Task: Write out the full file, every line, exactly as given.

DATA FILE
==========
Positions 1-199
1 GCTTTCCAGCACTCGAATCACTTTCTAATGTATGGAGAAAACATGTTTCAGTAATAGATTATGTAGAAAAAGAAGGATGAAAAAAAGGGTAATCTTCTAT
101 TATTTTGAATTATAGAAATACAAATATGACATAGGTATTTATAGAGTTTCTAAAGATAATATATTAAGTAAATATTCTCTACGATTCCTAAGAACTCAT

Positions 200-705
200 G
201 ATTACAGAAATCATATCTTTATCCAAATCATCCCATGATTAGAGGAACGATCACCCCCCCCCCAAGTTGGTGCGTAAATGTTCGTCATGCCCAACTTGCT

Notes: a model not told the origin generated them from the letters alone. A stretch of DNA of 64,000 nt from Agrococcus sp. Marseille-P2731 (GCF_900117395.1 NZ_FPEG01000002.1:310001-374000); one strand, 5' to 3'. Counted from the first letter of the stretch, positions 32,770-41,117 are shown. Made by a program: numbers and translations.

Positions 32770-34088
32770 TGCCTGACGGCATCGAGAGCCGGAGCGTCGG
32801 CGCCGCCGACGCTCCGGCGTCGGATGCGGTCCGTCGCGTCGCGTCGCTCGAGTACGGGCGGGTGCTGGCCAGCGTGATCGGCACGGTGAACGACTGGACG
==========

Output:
Positions 1-199
1 GCTTTCCAGCACTCGAATCACTTTCTAATGTATGGAGAAAACATGTTTCAGTAATAGATTATGTAGAAAAAGAAGGATGAAAAAAAGGGTAATCTTCTAT
101 TATTTTGAATTATAGAAATACAAATATGACATAGGTATTTATAGAGTTTCTAAAGATAATATATTAAGTAAATATTCTCTACGATTCCTAAGAACTCAT

Positions 200-705
200 G
201 ATTACAGAAATCATATCTTTATCCAAATCATCCCATGATTAGAGGAACGATCACCCCCCCCCCAAGTTGGTGCGTAAATGTTCGTCATGCCCAACTTGCT

Notes: a model not told the origin generated them from the letters alone. A stretch of DNA of 64,000 nt from Agrococcus sp. Marseille-P2731 (GCF_900117395.1 NZ_FPEG01000002.1:310001-374000); one strand, 5' to 3'. Counted from the first letter of the stretch, positions 32,770-41,117 are shown. Made by a program: numbers and translations.

Positions 32770-34088
32770 TGCCTGACGGCATCGAGAGCCGGAGCGTCGG
32801 CGCCGCCGACGCTCCGGCGTCGGATGCGGTCCGTCGCGTCGCGTCGCTCGAGTACGGGCGGGTGCTGGCCAGCGTGATCGGCACGGTGAACGACTGGACG